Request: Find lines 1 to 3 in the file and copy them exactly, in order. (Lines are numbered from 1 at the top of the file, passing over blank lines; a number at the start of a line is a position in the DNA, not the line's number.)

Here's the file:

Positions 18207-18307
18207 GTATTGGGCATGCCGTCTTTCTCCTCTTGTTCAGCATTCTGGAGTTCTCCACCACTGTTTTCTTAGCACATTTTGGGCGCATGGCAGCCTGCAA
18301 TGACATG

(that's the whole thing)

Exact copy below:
Positions 18207-18307
18207 GTATTGGGCATGCCGTCTTTCTCCTCTTGTTCAGCATTCTGGAGTTCTCCACCACTGTTTTCTTAGCACATTTTGGGCGCATGGCAGCCTGCAA
18301 TGACATG